“It is further ORDERED that [DHR] shall be prepared on that date, as shall the mother, to present evidence of the progress being made towards reunification. It is further ORDERED that the petition to terminate parental rights is not dismissed, but merely denied at this time. Should [DHR] present evidence that the mother has made little or no progress towards reunification, and that there is no reasonable expectation that progress can be made, and present to the Court evidence that [DHR] can reasonably expect to successfully place the child for adoption, the Court will reconsider the granting of the petition.
“The Court does reserve jurisdiction to enter such further and future orders as may be necessary for the best interests of the child.”
(Capitalization in original.)
This court may consider an appeal only from a juvenile court's final judgment. Rule 4(a)(1)(E), Ala. R. App P.
“Subject to certain exceptions not relevant in this case, an appeal lies only from a final judgment. § 12–22–2, Ala.Code 1975; Bean v. Craig, 557 So.2d 1249, 1253 (Ala.1990). “ ‘[A] final judgment is a terminative decision by a court of competent jurisdiction which demonstrates there has been complete adjudication of all matters in controversy between the litigants within the cognizance of that court.” ’ Dabbs v. Four Tees, Inc., 984 So.2d 454, 456 (Ala.Civ.App.2007) (quoting Jewell v. Jackson & Whitsitt Cotton Co., 331 So.2d 623, 625 (Ala.1976)). ‘ “[T]he test of a judgment's finality is whether it sufficiently ascertains and declares the rights of the parties.” ’ Coosa Valley Health Care v. Johnson, 961 So.2d 903, 905 (Ala.Civ.App.2007) (quoting Ex parte DCH Reg'l Med. Ctr., 571 So.2d 1162, 1164 (Ala.Civ.App.1990)).”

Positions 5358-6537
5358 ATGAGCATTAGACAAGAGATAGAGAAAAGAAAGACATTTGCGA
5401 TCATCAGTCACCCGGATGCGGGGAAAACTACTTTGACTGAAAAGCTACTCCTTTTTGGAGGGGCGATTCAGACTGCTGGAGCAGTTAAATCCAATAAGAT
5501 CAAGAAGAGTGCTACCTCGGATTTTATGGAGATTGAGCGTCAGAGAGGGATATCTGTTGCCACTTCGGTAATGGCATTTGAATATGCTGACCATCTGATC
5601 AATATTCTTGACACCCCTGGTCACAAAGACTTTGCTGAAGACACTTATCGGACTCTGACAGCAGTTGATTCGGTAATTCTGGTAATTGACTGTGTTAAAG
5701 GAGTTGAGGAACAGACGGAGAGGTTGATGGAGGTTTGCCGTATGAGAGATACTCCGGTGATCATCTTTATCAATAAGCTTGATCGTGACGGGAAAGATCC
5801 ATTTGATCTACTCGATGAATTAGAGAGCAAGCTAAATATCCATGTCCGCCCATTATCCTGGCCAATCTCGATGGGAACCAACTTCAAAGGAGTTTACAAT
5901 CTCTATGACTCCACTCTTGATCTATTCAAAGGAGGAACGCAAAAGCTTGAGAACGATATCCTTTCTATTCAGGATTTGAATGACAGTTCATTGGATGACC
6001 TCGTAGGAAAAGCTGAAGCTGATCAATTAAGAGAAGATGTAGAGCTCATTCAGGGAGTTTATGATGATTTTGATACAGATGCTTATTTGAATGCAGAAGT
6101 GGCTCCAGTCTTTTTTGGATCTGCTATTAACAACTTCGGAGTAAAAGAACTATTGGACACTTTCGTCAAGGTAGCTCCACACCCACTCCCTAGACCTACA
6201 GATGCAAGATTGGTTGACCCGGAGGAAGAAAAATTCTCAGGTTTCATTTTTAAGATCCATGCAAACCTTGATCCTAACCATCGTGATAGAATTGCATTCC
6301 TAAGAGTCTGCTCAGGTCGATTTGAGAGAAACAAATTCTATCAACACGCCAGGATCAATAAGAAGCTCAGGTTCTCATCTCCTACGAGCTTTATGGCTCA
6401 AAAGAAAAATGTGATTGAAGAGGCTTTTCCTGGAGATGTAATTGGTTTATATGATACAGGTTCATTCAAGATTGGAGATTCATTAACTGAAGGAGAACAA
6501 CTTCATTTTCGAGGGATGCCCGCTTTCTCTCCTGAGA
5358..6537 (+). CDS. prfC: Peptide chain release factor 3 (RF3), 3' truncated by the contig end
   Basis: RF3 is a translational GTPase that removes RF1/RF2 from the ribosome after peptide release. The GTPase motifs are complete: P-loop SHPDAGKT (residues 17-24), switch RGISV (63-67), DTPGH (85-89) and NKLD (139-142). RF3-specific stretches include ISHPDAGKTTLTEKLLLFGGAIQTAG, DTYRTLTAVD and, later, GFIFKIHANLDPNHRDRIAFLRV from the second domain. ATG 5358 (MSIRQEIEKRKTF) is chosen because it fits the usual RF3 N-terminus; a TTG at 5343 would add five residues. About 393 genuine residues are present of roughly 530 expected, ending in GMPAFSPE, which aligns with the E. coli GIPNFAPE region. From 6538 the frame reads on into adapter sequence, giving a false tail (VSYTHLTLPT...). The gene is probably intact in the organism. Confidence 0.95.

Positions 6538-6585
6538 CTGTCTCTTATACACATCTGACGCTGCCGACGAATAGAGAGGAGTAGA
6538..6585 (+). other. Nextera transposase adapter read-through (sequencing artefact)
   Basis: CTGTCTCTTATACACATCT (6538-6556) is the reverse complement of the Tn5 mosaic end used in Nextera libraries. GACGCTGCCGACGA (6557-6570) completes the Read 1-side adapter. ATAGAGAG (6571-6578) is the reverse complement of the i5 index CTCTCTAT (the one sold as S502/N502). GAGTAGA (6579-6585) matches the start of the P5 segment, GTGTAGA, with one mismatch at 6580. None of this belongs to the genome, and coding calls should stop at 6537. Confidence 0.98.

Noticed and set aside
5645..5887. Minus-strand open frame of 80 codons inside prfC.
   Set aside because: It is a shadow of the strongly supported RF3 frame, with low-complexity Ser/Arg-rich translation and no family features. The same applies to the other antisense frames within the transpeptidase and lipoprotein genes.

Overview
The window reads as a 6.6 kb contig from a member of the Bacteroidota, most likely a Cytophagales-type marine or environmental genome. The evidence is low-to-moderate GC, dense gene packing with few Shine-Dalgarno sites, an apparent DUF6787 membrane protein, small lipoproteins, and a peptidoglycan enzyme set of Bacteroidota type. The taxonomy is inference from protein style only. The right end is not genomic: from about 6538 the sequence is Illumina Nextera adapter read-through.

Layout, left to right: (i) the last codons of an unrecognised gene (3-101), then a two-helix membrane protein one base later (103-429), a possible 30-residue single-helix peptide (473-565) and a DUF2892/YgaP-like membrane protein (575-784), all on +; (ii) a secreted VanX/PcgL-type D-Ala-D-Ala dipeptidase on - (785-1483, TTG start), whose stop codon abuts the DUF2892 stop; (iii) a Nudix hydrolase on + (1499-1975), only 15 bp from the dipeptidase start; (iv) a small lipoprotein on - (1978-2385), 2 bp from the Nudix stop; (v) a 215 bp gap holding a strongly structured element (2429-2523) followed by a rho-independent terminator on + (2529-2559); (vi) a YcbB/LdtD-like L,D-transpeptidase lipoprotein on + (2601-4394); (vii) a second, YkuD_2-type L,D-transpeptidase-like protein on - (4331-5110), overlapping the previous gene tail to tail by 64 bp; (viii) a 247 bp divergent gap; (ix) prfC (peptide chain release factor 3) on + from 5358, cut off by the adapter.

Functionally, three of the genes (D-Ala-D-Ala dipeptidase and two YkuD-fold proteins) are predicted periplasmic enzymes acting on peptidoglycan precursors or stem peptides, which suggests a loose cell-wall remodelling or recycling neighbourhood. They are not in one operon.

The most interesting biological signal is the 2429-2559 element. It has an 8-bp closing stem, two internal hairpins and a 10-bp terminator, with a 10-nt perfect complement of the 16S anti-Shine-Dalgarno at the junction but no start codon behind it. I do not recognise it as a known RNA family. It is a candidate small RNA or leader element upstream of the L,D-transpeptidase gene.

Ex parte K.S., 71 So.3d 712, 714 (Ala.Civ.App.2011).
In this case, the September 15, 2015, orders denied DHR's petitions to terminate the parents' parental rights at that time, i.e., at the time the juvenile court entered its orders. However, those orders specify that the juvenile court is not dismissing the termination-of-parental-rights petitions or entering a permanent ruling on those petitions. Instead, the juvenile court ordered that DHR and the mother present additional evidence regarding the merits of DHR's termination petitions.1 Thus, the September 15, 2015, orders did not ascertain or declare the rights of the parties to the termination actions; rather, those orders anticipate a future ruling on the merits of DHR's termination petitions.
“Generally, ‘only a final judgment will support an appeal. § 12–22–2, Ala.Code 1975. An order that does not dispose of all claims or determine the rights and liabilities of all the parties to an action is generally not final.’ Stone v. Haley, 812 So.2d 1245, 1246 (Ala.Civ.App.2001).” T.H. v. Jefferson Cty. Dep't of Human Res., 100 So.3d 583, 585 (Ala.Civ.App.2012). The September 15, 2015, orders do not dispose of DHR's claims seeking the termination of the parents' parental rights. Accordingly, we conclude that those orders are not final and that this appeal is due to be dismissed. T.H., supra.